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Friends of Eater Weigh in on Their Biggest Dining Surprise of 2019

What surprised them the most?

Esotico’s octopus hot dog
James Woodley Photography/Esotico

As we put a cap on 2019, Eater surveyed a group of friends, writers, and all around experts for their take on the past year. We asked them nine questions: from top standbys to top newcomers, from best meals to restaurants they’ve broken up with. All will be answered by the time we turn off the lights at the end of the 2019. Responses are related in no particular order; all are cut, pasted, and (mostly) unedited herein. Responses do not necessarily reflect the views of Eater and Eater Miami.

Amber Love Bond (Eater Miami contributor): Really good fresh, simple pasta is definitely having a moment. Even though I mastered the art of cacio e pepe at home long ago, I’m surprised at how often I will happily pay to eat it all over the city.

Jenny Starr Perez (Indulge Miami): InRamen. The first surprise was how delicious the food actually was. The second was that I schlepped to Sunset Place to eat dinner.

Giovanny Gutierrez (Chat Chow TV/Eater Miami photographer): I actually ended up at Brava one evening and was blown away by what Kilgore and chef Ian are serving (still dreaming about the Chicken ‘Piccata’) - an exemplary meal in Miami. Also, did anyone try the Octopus Hot Dog from Esotico?

Curt “Big Daddy” Hollingsworth (Thrillist Miami): The rise of “virtual kitchens.” I like delivered food about as much as I like driving on the Palmetto in a 5pm thunderstorm but for some reason it seems like people now prefer getting cold, hastily-plated food at restaurant prices and now we’ve got, like, dozens of “restaurants” that exist nowhere but the Internet. Maybe I’m just old, but if I wanna eat at home, I’ll just microwave a Totino’s like god intended.

Becky Randel (Freelance restaurant writer): Papi Steak. I expected it to be a lot of hype (like most celeb-related openings), but the food was truly unique and delicious, and the atmosphere felt like Rat-Pack-Vegas.

David Rosendorf (Food For Thought): That I finally kind of got one of these “headline predictions” right. Last year, my headline prediction was “50 Food Halls [that were supposed to open last year] Open in Miami” in January, followed by “25 Food Halls Close in Miami” in August. And sure enough, we’ve had a wave of food hall openings (Time Out, Lincoln Eatery, The Citadel, Central Fare) - and a wave of closings (Wynwood Yard, Jackson Food Hall, La Centrale). But maybe even more surprising to me is that they’ve replaced La Centrale - one of two Italian-themed food halls in Brickell City Centre - with ... wait for it ... another Italian-themed food hall.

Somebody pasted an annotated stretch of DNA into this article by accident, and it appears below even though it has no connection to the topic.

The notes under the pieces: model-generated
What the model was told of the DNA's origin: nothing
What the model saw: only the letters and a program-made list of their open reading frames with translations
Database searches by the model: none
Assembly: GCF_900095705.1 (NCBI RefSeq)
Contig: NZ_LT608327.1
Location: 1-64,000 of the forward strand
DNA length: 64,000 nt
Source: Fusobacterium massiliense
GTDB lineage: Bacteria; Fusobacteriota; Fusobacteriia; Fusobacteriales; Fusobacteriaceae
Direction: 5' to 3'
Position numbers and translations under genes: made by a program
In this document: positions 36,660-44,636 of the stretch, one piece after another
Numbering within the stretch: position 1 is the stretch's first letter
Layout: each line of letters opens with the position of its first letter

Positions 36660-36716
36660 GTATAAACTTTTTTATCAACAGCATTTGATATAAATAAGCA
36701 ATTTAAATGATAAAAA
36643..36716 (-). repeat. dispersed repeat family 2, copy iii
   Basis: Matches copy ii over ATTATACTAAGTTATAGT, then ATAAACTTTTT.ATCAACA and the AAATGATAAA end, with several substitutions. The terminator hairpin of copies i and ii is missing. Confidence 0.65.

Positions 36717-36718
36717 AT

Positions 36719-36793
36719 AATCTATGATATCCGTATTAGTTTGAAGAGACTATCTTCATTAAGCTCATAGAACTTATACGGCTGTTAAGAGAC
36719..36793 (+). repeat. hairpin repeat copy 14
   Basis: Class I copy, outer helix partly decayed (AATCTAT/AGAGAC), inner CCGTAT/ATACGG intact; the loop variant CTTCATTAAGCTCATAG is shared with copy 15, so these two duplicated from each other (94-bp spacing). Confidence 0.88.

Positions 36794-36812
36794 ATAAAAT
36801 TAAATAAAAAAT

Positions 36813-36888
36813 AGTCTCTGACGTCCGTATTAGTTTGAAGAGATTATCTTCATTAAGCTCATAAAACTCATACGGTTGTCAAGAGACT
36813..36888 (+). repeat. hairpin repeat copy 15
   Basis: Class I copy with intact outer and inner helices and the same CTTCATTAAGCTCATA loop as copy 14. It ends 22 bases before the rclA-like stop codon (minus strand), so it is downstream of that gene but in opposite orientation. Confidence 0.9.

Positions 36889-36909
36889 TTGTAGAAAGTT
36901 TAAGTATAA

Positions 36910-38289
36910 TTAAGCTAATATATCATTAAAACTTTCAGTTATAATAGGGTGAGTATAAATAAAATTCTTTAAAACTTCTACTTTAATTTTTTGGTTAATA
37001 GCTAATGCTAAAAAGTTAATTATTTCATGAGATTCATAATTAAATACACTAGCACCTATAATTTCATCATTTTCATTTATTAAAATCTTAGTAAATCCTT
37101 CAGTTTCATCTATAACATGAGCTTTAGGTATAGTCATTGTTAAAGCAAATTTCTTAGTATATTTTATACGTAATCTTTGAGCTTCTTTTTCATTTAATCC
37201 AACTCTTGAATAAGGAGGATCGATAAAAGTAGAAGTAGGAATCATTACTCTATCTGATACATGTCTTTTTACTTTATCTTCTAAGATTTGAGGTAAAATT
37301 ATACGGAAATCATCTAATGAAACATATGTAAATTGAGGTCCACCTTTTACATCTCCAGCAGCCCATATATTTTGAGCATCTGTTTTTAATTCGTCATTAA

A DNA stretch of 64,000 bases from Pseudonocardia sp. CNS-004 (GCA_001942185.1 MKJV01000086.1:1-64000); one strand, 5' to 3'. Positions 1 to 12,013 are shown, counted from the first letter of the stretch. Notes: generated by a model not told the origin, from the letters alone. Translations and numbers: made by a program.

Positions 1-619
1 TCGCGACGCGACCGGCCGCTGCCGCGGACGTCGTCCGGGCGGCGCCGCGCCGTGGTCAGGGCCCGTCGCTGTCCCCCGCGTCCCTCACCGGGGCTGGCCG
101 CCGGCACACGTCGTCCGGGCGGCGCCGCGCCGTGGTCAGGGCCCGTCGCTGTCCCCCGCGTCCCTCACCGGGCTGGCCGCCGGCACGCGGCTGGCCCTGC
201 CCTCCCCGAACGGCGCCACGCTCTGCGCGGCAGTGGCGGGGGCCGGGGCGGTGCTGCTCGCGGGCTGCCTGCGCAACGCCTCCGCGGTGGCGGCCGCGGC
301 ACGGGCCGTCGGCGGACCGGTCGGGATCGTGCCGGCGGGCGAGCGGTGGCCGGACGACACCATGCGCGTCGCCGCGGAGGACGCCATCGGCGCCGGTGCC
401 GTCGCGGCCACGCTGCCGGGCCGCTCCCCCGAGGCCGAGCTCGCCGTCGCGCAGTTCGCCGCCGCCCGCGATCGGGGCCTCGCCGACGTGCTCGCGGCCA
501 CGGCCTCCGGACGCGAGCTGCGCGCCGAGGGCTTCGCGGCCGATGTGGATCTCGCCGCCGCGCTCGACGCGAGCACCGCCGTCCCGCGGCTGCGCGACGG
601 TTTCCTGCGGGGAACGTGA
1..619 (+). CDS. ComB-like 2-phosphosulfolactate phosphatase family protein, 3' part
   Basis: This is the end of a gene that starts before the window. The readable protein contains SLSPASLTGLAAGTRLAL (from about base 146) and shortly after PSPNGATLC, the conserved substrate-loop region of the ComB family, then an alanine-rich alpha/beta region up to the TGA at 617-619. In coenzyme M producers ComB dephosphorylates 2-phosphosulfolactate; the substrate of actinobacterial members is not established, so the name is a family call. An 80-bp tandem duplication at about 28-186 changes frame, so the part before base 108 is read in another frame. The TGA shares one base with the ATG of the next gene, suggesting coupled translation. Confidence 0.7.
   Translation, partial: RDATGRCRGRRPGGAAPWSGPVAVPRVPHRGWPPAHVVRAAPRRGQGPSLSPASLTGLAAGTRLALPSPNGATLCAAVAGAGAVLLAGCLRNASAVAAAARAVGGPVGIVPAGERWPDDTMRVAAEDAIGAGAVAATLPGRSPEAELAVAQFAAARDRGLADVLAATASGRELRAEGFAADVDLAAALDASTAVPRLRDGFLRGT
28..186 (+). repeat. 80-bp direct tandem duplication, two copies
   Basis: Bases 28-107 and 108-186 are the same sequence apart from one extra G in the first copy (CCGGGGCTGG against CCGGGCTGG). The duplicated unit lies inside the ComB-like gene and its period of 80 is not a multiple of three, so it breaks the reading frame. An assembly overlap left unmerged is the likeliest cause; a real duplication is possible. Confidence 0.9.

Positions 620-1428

Stacy Moya (Eater Miami Contributor): The Local Craft in Coral Gables. I had not been since chef Phillip Bryant left and was pleasantly surprised to see that the flavor was still there plus some nifty cocktails, too.

Virginia Gil (Time Out Miami): The closing of several dining stalwarts (and some splashy newcomers) came as a surprise—including Sushisamba, Soyka and No Name Chinese to name a few.

Alona Martinez (Eater Miami Contributor): Mocktails become a thing

Sara Liss ( That places still serve real meat.

Jennifer Agress (Freelance restaurant writer): Boia De, definitely. I knew anything with Luciana Giangrandi and Alex Meyer at the helm would be good, but the fact that they went from a taco truck to a laid-back Italian spot with fine-dining chopsand absolutely excelled at bothwas fun to see. Another happy surprise was seeing Chef Adrienne takeover the old Red Fish Grill! As a native Miamian who loves both the original restaurant and Chef Adrienne, I’m so stoked to see how she brings it back to life.


Olee Fowler (Eater Miami): The way Downtown Miami has evolved over the past year. I would have never imagined a year ago that it would be my go-to neighborhood for going out on the town, but, hey a year later, and it’s become my spot.